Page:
Filtering and editing photos in order to make them unrealistically appealing has been the catalyst for so many corrupt beauty standards. Unfortunately, it has also been a technique used by fashion magazines and advertisers for as long as they’ve been able.
It’s not as though we look at these photos and see something realistic. In this digital age, we’ve got a pretty trained eye to spot a raw or lightly retouched image versus something that has an extreme filter and editing applied. Even still, our eye likes what it sees. We’ve been taught to be materialistic in many ways, as a society that suffers from consumerism, and we can all be tempted by beautiful things in moments of weakness.
These new laws in Norway are intriguing. When talking about filters on photos of people, I think that forcing them to label it encourages transparency that we kind of already expect on social media these days. Unrealistic beauty standards shouldn’t be considered normal or expected and I personally feel that people who are editing their photos should be honest about it.
Editing yourself in photos isn’t just harmful to others, but can also reflect an unhealthy way of viewing yourself. You may feel as though you need to look a certain way to appear in a bikini on social media, and we all know that we’re our own worst critics, especially when it comes to our bodies.
Edited photos on social media definitely reflect the world that we live in, the standards we feel are expected of us and sometimes, those standards are unrealistically out of reach and really damaging to our self-worth.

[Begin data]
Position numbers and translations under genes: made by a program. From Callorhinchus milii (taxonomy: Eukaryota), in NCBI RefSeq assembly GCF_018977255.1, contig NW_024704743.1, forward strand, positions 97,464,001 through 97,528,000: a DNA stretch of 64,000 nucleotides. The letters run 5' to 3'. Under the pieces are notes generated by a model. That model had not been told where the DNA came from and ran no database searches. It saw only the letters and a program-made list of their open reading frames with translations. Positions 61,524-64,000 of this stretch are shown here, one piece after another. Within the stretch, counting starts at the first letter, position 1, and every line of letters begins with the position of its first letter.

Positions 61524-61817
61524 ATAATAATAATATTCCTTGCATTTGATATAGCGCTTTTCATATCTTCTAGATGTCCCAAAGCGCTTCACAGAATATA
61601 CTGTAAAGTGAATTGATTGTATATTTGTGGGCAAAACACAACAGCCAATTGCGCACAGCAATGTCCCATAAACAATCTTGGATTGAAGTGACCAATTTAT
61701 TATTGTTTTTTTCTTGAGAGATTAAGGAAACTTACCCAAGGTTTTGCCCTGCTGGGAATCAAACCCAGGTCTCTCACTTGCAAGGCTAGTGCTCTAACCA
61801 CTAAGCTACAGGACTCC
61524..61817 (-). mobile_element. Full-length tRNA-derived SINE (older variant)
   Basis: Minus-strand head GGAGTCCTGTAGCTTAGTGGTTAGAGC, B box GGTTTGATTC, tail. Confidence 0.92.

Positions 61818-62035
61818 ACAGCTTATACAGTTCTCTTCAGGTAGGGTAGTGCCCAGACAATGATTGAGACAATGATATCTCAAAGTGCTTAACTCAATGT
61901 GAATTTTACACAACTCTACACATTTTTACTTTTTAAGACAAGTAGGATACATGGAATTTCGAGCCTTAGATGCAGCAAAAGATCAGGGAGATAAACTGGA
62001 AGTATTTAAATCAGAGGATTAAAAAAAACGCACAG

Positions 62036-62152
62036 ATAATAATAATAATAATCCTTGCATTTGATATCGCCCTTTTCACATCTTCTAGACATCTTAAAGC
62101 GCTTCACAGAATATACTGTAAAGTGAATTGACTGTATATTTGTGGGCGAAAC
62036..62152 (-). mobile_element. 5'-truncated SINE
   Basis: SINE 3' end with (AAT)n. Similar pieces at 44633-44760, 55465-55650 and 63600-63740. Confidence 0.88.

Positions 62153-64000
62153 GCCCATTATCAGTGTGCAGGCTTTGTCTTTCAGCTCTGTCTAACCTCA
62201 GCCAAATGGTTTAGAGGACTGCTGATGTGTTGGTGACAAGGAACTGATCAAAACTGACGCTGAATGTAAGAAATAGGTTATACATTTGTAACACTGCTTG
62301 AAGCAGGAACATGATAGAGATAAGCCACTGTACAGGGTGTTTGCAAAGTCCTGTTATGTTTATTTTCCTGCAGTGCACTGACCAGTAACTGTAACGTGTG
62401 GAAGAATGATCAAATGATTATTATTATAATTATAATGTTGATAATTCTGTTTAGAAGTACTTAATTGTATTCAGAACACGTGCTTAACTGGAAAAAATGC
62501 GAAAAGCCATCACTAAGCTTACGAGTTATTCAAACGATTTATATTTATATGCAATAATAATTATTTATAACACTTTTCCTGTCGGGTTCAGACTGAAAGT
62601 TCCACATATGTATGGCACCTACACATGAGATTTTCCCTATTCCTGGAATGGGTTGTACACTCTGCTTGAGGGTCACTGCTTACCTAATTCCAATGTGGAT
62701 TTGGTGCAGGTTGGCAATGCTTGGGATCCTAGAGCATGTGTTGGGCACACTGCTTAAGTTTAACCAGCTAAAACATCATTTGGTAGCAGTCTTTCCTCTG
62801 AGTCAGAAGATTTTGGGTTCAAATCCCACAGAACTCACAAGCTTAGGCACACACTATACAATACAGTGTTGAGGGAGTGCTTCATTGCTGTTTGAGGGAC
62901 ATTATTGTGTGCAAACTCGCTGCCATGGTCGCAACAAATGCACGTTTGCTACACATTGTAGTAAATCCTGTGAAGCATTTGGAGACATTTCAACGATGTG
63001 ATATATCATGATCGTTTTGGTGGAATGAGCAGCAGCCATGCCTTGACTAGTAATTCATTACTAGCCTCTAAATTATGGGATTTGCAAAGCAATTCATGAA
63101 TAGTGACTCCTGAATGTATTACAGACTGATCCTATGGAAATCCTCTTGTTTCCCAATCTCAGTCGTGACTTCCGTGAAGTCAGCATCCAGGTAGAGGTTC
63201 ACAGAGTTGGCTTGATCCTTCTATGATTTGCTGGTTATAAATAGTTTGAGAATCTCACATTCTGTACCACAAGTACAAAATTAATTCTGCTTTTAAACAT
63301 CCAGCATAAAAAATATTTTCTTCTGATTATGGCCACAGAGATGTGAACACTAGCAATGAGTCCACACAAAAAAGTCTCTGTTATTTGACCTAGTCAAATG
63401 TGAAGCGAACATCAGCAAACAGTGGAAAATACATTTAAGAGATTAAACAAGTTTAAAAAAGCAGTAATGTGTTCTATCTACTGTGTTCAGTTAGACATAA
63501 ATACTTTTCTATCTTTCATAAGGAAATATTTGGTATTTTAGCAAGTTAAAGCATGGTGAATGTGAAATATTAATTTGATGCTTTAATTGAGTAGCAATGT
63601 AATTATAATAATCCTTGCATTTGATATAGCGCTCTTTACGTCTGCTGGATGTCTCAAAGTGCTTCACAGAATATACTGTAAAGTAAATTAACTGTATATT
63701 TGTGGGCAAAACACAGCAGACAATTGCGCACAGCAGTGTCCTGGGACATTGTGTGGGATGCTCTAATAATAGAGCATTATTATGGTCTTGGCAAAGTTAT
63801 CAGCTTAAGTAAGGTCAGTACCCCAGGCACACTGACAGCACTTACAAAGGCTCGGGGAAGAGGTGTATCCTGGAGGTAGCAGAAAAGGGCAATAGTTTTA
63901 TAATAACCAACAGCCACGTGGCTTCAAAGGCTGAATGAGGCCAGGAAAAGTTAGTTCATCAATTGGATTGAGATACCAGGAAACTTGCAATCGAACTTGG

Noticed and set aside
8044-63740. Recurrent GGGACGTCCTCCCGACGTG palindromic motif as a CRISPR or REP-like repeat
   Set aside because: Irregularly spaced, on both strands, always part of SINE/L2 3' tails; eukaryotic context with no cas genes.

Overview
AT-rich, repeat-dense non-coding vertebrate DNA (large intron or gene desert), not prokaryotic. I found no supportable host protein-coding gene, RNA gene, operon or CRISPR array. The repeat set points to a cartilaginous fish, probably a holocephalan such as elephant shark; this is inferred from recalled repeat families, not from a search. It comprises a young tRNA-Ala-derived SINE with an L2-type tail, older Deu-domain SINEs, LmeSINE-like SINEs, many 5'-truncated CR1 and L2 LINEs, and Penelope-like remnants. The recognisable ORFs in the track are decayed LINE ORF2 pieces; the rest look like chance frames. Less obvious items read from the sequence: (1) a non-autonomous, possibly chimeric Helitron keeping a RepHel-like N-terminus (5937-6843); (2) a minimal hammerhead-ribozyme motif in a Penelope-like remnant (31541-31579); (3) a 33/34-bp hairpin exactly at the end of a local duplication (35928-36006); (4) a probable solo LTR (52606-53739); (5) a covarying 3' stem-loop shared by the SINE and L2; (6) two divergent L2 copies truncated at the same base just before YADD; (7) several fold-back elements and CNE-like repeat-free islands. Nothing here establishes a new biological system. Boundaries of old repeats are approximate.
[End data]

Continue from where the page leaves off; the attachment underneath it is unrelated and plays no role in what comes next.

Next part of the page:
But when it comes to advertising, you’ve got to ask the question if ‘true’ advertising makes the big bucks that advertisers aim for? In order to be tempted into buying something, it has to look good, otherwise we’d rather keep our $$ in our pockets.
So when it comes to say, a photo of a holiday destination or a flatlay of products, do you think that filtered photos should be labelled?
The new regulations in Norway were passed as an amendment to the nation’s Marketing Act, through an extreme 72 to 15 vote earlier this month. The King of Norway hasn’t decided when they will go into effect, but they’re hoped to be implemented in the coming months.
Under the new regulations, advertisements where body shape, size or skin has been retouched — even through a filter before a photo is taken — will require and standardised label designed by the Norwegian Ministry of Children and Family Affairs, as reported by Vice.
A few examples of pictures that would need said label include things like enlarged lips, narrowed waists and exaggerated muscles. Say bye to using Instagram filters on your actual feed, basically.
The law also covers images from influencers and celebrities that do paid posts, also adding in Facebook, Snapchat, TikTok and Twitter into the occasions.
According to Vice, violations of this law and in any case where someone fails to label a retouched or filtered photos will receive escalating fine and in extreme cases, imprisonment.
“Body pressure is present in the workplace, in the public space, in the home, and in various media, etc,” the Ministry of Children and Family writes in the proposed amendments sent to the Norwegian parliament. “Body pressure is always there, often imperceptibly, and is difficult to combat. A requirement for retouched or otherwise manipulated advertising to be marked is one measure against body pressure.”
“The measure will hopefully make a useful and significant contribution to curbing the negative impact that such advertising has, especially on children and young people,” the ministry added.
They also acknowledged that in some cases, it may be difficult to tell if a photo has been edited and therefore, this regulation may prove difficult to enforce. But they’re pretty determined to try and although the punishments seem a little harsh, we think that they’ve truly got the right idea when it comes to neutralising body-shaming and dismorphia due to unrealistic beauty standards.